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Though it may seem like house and bass music are the most recent craze to draw people into the dance music community, trance remains one of the long-standing genres with steady growth around the world. A key facet to the rave scene for over 30 years, fans are captivated by the traits that characterize the genre; harmonious melodies, soaring vocals and a distinct musical form that lulls listeneres into an almost hypnotic state.
Ringing in the summer with the first of it’s kind, Electric Escape is hosting U4RIA Festival; Canada’s first two-day trance festival. Held over the first weekend of June, attendees will be treated to an abundance of trance newcomers and fan-favorites at the Toronto Event Centre, conveniently located just outside the downtown sphere.
Planned with care and the attendees’ comfort at the forefront, U4RIA offers three stages, indoor/outdoor access and an outdoor pool bar to top the weekend off. With over 30+ international and local artists in each realm of the trance genre, fans will be treated to the likes of Astrix, MaRLo, and John O’ Callaghan over the weekend.
Dancing Astronaut spoke with Stanley Ho, the festival founder to learn about how U4RIA stands out from other nation-wide events, and his thoughts on the growth of the trance scene vs. the currently prominent bass scene:
What does U4RIA do to stand out from the surrounding Canadian festivals and events?
U4RIA is an all-trance music festival. It’s not a typical mixed-genre event as it was curated to focus on one specific genre only and also to show the world how great Canada’s trance community is. We have assembled the most sought-after artists that you typically won’t see at every major festival in Canada, but that you would find at marquee global trance events like Transmission and Dreamstate Luminosity. Trance is making its mark again across the globe and U4RIA hopes to establish itself as Canada’s leading trance festival, which is not to be missed.
How have you seen the trance scene evolve over the last five years, and how does it differ from the currently reigning bass phase?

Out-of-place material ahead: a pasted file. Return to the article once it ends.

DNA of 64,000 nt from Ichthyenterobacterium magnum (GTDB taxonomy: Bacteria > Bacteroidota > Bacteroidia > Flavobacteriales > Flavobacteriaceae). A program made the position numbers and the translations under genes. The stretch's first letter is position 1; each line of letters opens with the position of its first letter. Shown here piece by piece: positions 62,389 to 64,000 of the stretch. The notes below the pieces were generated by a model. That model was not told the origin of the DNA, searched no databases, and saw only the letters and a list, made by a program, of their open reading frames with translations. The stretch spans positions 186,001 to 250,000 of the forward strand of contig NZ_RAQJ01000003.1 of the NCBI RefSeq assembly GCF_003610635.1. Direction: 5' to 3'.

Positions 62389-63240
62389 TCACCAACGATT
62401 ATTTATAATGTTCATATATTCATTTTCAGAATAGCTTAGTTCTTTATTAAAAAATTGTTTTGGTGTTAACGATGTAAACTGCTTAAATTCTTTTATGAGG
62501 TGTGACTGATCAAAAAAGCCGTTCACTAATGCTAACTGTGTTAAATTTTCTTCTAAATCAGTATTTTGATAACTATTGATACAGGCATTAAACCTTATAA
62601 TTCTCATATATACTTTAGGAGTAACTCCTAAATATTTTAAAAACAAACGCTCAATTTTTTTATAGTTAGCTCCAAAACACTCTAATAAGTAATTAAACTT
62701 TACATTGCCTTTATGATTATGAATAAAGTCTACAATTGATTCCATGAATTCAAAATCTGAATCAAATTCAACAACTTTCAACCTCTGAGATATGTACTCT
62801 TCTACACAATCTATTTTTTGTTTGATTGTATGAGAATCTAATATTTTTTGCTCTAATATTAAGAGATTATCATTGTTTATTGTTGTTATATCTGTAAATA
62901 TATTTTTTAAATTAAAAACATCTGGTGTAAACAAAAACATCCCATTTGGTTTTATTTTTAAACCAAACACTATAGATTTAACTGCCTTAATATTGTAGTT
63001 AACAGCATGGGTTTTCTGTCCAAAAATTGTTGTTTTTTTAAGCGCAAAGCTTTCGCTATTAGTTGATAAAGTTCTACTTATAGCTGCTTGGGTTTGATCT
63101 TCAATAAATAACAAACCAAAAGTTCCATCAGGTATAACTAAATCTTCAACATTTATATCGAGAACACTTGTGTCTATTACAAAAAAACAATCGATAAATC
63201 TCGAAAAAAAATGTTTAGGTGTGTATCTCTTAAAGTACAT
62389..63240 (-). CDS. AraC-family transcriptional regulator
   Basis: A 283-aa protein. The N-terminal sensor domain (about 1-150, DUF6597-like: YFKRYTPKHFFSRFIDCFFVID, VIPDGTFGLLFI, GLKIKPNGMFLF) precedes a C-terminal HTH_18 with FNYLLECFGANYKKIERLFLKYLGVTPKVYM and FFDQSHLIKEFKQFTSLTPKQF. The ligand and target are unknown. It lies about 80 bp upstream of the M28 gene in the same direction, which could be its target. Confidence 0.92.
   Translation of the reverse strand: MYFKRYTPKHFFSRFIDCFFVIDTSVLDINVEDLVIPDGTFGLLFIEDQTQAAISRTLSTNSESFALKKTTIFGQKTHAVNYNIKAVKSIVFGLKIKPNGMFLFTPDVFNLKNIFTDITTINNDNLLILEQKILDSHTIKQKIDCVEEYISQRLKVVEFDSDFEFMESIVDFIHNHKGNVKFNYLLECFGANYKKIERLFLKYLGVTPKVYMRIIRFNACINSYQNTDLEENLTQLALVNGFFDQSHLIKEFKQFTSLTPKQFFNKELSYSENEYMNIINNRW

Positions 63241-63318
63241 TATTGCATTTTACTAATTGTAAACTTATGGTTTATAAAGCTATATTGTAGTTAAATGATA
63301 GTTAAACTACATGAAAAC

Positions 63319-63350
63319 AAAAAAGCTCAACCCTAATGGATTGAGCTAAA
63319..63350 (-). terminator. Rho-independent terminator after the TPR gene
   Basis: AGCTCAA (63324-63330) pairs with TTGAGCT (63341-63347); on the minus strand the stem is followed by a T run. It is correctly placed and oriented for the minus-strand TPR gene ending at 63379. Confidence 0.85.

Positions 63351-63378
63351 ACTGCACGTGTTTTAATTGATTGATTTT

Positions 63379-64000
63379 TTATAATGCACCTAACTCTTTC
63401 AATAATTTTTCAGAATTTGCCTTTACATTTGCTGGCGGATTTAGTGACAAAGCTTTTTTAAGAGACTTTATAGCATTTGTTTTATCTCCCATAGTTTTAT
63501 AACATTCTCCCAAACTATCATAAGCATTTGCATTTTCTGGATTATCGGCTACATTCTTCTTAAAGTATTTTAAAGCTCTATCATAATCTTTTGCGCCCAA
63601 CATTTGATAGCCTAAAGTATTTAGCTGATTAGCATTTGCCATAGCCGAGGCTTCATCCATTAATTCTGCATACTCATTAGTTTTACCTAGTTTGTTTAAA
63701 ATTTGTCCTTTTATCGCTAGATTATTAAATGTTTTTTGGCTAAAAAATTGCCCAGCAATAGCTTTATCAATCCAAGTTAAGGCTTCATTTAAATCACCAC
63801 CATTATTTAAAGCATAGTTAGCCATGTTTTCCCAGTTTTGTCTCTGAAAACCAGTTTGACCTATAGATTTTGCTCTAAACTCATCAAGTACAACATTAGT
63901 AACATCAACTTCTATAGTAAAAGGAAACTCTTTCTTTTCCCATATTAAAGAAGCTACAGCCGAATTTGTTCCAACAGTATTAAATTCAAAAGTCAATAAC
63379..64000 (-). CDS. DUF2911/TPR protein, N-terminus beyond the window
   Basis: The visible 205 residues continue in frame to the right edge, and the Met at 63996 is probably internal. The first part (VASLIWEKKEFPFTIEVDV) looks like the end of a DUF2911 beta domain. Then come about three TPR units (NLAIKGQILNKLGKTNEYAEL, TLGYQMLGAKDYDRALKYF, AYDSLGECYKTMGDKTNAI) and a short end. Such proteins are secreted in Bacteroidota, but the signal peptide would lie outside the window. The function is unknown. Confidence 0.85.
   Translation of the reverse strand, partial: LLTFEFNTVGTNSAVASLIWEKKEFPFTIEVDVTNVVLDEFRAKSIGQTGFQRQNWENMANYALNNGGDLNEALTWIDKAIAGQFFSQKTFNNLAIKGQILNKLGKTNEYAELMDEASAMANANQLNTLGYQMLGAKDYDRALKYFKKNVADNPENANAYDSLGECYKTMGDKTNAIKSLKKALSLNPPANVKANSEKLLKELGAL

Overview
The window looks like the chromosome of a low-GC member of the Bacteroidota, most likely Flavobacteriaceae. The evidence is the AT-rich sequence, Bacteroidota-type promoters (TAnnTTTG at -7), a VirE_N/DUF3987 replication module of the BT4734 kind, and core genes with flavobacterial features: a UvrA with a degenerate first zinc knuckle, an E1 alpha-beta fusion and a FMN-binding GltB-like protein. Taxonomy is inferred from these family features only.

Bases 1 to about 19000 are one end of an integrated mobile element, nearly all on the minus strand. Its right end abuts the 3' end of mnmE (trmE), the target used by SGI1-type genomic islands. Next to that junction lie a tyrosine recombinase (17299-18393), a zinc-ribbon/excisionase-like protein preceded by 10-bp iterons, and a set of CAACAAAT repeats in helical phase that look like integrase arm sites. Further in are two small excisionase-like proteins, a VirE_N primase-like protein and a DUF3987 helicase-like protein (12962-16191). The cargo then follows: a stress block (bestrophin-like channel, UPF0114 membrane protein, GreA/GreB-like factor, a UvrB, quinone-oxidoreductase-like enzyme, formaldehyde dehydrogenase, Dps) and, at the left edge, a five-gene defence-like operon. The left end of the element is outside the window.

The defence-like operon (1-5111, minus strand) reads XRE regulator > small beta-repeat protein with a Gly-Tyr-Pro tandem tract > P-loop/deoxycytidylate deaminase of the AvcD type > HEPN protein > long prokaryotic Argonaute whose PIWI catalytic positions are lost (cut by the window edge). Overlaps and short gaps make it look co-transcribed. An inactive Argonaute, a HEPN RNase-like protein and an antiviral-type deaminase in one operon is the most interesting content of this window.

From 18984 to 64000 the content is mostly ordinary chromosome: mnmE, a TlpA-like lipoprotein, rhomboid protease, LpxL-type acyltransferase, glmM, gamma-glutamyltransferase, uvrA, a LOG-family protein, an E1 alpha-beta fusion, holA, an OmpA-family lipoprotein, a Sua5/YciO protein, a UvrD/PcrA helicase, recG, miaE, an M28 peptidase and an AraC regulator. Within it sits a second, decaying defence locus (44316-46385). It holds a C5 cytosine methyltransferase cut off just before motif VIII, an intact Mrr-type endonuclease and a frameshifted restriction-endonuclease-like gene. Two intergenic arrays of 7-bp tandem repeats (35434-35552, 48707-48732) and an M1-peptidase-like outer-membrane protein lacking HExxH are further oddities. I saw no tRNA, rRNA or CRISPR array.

The trance scene has always been around amongst trance purists and such, however, this time it is making its return to the main stage and mainstream crowd and it still has a lot of growth potential to come. As an event producer from Canada’s west coast for over 19+ years, I have seen the scene evolve across our nation. The bass and trance scene used to go head to head in the 2000s in terms of popularity. Trance was predominantly the top genre in electronic music until around 2010 across the globe. However, the North American scene was still pretty much underground until 2009-10. Inspiring artists were looking for a sound to break into mainstream pop and radio channels in North America. Just as trance was starting to break into the mainstream, along came house music which many will also classify as that acronym we all love to hate: EDM. With a flair of feel good sounds, catchy pop vocals, and hot trance synths, draped over heavy bass drops and electrifying dancefloor anthems, a clear winner was born. Electro house, bass house, future house, G-house, big room house and progressive house had a strong grasp of the global dance music scene from 2010 onwards and showed no signs slowing down. Amidst this time, many trance listeners tastes evolved and grew into the new house music sound as it became more and more mainstream. Keep in mind this was music could be heard on the radio while driving to work or while you’re at the gym, or even at top 40 bars and nightclubs that once only played radio-friendly pop music. Safe to say, EDM and all of the house music sub-genres associated with it was everywhere and could not be avoided. As listeners of this EDM-infused house music continued to evolve, many were looking for music with a bit more depth and meaning. They craved compositions which had multiple levels to them and were much more than a catchy chorus combined with an epic drop. Many found themselves gravitating back to trance through artists like Above & Beyond, Armin van Buuren, Andrew Rayel who’ve done a fantastic job at making trancey-house music aka. trouse, and bringing it to the main stage in settings like Ultra Music Festival, Tomorrowland and EDC. The 138 bpm scene of uplifting trance, vocal trance, tech trance and even progressive and full-on psy trance also continued to grow aggressively and exponentially with even more events like Dreamstate, Transmission, and A State of Trance being held on a global scale. While the reigning bass scene has always been around, their sound also evolved from the heavy drum and bass to a having a much more listener-friendly vibe which appealed to the masses. In general, trance and bass are not much different globally in terms of evolution over the past 5 years. Both sounds are digital/electronic and the beauty is there is no language barrier for either. The only difference between both genres popularity depends on the event producers in your area. It takes event producers a lot of time, commitment, dedication and funding to push a genre to mainstream. However, I will cut this short as I could keep on going for hours on this topic so I’ll get to the point. U4RIA will be an event to showcase some of the world’s finest trance artists that you may not have heard of before, but you will surely not be disappointed by. Come with an open mind and let us take everyone on a journey into trance.
One day and weekend passes are available for purchase online.